Security pros warn of 'critical' Winamp bug

Attackers may be able to hijack PCs

Security companies Tuesday warned Winamp users that the music player application has a bug that could give attackers the means to hijack PCs.

According to Danish vulnerability tracker Secunia and eEye Digital Security of California, the Winamp 5.34 plug-in that decodes MP4 files is flawed. If a specially crafted MP4 file is fed to the player, an attacker could compromise the machine and execute his own malicious code remotely.

Secunia rated the bug as "highly critical," its second-most-dire level in a five-step scoring system; eEye simply dubbed it as a "high" risk.

"A media player remote code execution vulnerability has a very high impact since the source of the malicious payload can be any site on the Internet," said eEye's alert. "An even more critical problem is generated when clients are administrators on their local hosts, which would run the malicious payload with administrator credentials."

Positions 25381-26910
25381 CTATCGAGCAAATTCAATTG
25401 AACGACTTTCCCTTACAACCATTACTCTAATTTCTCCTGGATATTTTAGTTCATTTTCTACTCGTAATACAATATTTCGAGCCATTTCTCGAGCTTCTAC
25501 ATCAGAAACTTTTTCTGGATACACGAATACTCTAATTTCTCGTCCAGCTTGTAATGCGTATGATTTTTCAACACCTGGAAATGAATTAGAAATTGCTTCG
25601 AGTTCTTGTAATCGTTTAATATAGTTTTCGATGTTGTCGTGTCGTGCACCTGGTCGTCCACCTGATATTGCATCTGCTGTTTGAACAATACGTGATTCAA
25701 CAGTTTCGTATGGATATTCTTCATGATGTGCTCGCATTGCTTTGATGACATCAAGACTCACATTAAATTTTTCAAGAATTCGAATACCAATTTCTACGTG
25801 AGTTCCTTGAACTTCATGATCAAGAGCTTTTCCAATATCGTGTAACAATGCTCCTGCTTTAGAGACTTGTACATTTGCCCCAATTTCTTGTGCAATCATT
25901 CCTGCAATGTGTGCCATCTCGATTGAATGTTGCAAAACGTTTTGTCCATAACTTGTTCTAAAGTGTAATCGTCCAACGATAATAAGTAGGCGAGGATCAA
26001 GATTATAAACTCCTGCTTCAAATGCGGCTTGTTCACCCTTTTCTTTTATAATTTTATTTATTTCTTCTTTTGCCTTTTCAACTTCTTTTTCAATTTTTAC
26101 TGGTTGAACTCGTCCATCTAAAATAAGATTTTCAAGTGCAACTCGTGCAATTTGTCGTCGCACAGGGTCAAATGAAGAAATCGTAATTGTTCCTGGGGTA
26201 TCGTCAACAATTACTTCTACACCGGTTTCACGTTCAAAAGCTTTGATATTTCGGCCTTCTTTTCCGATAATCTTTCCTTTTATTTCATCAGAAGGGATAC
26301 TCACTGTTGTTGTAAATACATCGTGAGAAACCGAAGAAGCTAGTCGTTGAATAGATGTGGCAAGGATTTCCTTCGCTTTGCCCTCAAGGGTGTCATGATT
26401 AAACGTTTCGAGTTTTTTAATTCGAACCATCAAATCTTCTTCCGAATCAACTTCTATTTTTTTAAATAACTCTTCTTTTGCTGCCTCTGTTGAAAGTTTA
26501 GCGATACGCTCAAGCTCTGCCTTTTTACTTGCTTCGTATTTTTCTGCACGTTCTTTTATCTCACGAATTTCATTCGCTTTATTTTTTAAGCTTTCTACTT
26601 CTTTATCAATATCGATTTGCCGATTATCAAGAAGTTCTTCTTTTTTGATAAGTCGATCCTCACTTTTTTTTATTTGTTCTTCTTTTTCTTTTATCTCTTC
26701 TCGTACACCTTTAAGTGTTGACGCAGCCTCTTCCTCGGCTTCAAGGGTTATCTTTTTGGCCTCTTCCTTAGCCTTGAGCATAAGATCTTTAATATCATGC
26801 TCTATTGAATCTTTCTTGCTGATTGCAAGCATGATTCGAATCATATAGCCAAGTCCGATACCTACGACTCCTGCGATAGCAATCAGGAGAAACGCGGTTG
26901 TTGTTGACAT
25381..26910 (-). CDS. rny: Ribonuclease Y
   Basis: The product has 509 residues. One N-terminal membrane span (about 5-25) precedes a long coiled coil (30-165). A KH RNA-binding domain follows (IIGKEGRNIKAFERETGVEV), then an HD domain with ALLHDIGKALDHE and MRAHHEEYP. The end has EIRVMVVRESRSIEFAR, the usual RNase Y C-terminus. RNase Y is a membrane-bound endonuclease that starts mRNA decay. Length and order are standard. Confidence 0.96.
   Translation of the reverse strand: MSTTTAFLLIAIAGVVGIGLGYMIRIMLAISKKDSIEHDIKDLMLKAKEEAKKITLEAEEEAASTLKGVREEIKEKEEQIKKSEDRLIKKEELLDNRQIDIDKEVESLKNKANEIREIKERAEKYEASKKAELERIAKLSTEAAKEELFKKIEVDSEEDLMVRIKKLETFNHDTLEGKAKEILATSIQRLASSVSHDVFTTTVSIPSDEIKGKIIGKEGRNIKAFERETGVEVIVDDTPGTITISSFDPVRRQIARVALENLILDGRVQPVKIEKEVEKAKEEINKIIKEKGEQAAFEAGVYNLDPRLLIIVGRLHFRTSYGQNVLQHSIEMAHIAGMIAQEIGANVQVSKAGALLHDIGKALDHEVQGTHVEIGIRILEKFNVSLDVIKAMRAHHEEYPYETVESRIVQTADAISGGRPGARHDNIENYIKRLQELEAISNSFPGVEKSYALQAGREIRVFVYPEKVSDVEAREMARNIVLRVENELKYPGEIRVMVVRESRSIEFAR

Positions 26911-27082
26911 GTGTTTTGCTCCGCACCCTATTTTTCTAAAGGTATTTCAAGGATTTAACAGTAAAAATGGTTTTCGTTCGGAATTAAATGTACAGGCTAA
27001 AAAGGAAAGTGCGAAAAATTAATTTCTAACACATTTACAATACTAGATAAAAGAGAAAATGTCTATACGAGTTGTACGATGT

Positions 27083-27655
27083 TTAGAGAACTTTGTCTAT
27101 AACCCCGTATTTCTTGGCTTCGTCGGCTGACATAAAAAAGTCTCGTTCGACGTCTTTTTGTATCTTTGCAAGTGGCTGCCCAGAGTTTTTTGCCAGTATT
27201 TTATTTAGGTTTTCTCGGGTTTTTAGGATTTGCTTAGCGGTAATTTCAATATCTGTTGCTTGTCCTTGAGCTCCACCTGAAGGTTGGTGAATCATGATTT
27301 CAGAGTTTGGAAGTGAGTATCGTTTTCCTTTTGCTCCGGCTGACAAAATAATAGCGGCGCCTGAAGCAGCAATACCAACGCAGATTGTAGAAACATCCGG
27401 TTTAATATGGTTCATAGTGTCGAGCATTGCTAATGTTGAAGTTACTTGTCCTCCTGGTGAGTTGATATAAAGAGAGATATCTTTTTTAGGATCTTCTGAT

Windows XP users, for example, typically run the operating system using an administrator account.

One bright spot, said eEye, was that because Winamp does not open MP4 files embedded in a Web site, attackers would have to dupe users into launching the malicious file. The most likely delivery vehicles: MP4 files attached to e-mail messages or a link to a site from which the file could be downloaded. "This could add a level of suspicion to the exploit delivery, but since music sharing is such a common activity, the suspicious activity might be dismissed by the user," said eEye.

With a patch yet to come from Nullsoft Inc., eEye recommended that users disassociate the .mp4 extension from Winamp by choosing Options/Preferences, then General Preferences/File Types and deselecting MP4.

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Gregg Keizer

Gregg Keizer

Computerworld
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